PLEASE SOMEONE HELP (tortoise upside down)

GingerLove

Well-Known Member
5 Year Member
Joined
Jun 2, 2016
Messages
1,298
Also I think humidity is not the problem in this scenario, so we probably don't need to discuss it. At least everyone is trying to help.:<3::tort:
 

Tidgy's Dad

Well-Known Member
5 Year Member
Joined
Feb 11, 2015
Messages
48,166
Location (City and/or State)
Fes, Morocco
I doubt it's an infection.
I should think it's a matter of space and/ or the reflections in the glass.
Either trying to escape or attempting to chase away 'the intruder' - the tortoise reflected in the glass.
 

Bee62

Well-Known Member
Tortoise Club
Platinum Tortoise Club
Joined
Nov 13, 2016
Messages
11,997
Location (City and/or State)
Germany
Hi DrSpurred, please don`t think I am crazy but I would try to give your tort baby something to climb. From my own 4 young sullies I know that they like to climb ( mayby give him an artificial burrow, covered with soil so it make a slight soil buckle.) They like so sit with the head higher than the butt ( please view the picture )
It seems to me that your baby tortoise is bored and scared from his enclosure. He will need some plants and hides. In nature the soil is not flat and without any plants. Babies search for hides against predators. It is a natural instinct. Give your baby things to hide and I think it will not flip over again.


DSCN1987.JPG
 

Bambam1989

Well-Known Member
Joined
Aug 15, 2017
Messages
3,127
Location (City and/or State)
East Texas
Hi DrSpurred, please don`t think I am crazy but I would try to give your tort baby something to climb. From my own 4 young sullies I know that they like to climb ( mayby give him an artificial burrow, covered with soil so it make a slight soil buckle.) They like so sit with the head higher than the butt ( please view the picture )
It seems to me that your baby tortoise is bored and scared from his enclosure. He will need some plants and hides. In nature the soil is not flat and without any plants. Babies search for hides against predators. It is a natural instinct. Give your baby things to hide and I think it will not flip over again.


View attachment 223081
This makes alot of sense. My own baby sulcata's favorite place to walk is up and down his ramp and he likes to nap/bask with his front half propped on a rock.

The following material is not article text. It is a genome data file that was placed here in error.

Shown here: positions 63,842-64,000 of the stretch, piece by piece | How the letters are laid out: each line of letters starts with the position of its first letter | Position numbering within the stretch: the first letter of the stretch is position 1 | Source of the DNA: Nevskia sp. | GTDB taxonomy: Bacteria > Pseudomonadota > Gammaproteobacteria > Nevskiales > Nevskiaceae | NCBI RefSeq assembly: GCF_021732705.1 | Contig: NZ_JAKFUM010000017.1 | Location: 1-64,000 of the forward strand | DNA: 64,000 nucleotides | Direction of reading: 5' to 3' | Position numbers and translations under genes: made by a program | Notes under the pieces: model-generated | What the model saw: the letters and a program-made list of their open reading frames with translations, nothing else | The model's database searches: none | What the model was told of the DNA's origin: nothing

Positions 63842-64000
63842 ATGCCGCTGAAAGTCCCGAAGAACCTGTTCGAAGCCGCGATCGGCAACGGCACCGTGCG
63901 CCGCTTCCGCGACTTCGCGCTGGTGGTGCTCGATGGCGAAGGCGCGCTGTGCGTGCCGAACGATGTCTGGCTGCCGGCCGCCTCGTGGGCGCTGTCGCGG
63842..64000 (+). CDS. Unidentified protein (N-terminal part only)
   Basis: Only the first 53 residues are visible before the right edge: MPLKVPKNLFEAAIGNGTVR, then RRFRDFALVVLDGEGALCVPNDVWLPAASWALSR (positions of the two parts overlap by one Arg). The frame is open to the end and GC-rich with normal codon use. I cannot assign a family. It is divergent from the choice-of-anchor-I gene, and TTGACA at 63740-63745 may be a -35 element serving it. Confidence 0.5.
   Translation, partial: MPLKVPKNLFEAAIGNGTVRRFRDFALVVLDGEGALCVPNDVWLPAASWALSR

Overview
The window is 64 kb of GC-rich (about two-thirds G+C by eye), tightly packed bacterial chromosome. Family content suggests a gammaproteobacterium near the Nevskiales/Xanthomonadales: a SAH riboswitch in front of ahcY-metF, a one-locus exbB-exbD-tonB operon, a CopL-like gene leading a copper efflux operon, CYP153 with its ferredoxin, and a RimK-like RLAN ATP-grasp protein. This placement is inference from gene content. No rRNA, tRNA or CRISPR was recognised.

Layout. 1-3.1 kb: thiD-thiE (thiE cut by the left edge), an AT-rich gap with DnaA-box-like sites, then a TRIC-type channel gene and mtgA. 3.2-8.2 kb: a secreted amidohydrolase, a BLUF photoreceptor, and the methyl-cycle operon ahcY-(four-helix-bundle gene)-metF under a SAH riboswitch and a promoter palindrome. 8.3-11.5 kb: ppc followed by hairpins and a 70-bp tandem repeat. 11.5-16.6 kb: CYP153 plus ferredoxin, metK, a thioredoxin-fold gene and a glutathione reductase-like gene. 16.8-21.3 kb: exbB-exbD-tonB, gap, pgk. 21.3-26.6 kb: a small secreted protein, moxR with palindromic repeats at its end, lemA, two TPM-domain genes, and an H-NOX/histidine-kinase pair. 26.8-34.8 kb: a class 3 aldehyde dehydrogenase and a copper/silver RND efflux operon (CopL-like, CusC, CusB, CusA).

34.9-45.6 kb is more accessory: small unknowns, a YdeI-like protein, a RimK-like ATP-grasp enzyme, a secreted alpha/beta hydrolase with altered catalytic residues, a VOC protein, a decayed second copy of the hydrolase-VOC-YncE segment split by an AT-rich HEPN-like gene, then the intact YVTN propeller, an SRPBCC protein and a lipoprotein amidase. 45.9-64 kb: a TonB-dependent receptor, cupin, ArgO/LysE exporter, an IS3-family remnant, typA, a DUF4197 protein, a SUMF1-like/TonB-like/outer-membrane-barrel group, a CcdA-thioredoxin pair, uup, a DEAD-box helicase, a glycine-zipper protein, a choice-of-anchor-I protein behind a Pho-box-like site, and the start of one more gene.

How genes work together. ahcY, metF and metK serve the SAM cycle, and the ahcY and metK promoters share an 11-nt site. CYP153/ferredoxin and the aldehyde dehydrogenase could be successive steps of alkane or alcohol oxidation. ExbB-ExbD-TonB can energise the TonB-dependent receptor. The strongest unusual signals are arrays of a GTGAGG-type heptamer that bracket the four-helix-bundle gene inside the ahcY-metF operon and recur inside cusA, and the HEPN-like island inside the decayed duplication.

Bee62

Well-Known Member
Tortoise Club
Platinum Tortoise Club
Joined
Nov 13, 2016
Messages
11,997
Location (City and/or State)
Germany
This makes alot of sense. My own baby sulcata's favorite place to walk is up and down his ramp and he likes to nap/bask with his front half propped on a rock.
Thank you.:)
It is just my experience with my own young sullies. They never flipped over although they have some things to climb in their enclosure. They learn to climb and to be careful by doing this.
Think of children ( and they are tort-children ) : Learning by doing.:)
 

Big Charlie

Well-Known Member
5 Year Member
Joined
Jul 28, 2015
Messages
2,775
Location (City and/or State)
California
I remember this happening to another tortoise and the solution was to block the corners.
 

Tom

The Dog Trainer
10 Year Member!
Platinum Tortoise Club
Joined
Jan 9, 2010
Messages
54,485
Location (City and/or State)
Southern California
Every once in a while a baby comes a long that just wants to flip itself. Most of them stop this within a couple of weeks.

If yours didn't used to do this, and this is something new, they we might need to think about what is causing the behavior.

What are your four temps? Warm side, cool side, basking area and overnight low?

Are you using a UV lamp? What type?

The pics show an empty, barren enclosures. Does he have a hide? Any plants or decorations? Any cover?
 

DrSpurred

Active Member
Joined
Nov 4, 2017
Messages
102
Location (City and/or State)
Lambertville, NJ USA
I appreciate all the help guys! So Tom, my cool side is lower 70's, my warm side is mid mid 80's and the basking side is 100-105F. My UV lamp is the ReptiSun 10.0 bar light, NO MORE COIL LIGHTS! My enclosure was barren because I had to go to work and I removed everything he could possibly tip over with. He has a hide, a humid hide and plants in there and @Bee62 it's funny you should say that because when I readded all of his enclosure before I put on his Night time lamp (Which keeps it low 80's at night @Tom), I moved soil around and added a small mound underneath his basking light and he sat on it with his toosh down and his head at higher elevation, but he seems to be still climbing the edges and trying to escape. I put black paper along the Terrarium so he can't see out and can't see his reflection but yet he is still climbing so I'm guessing I'm saying is I need more help.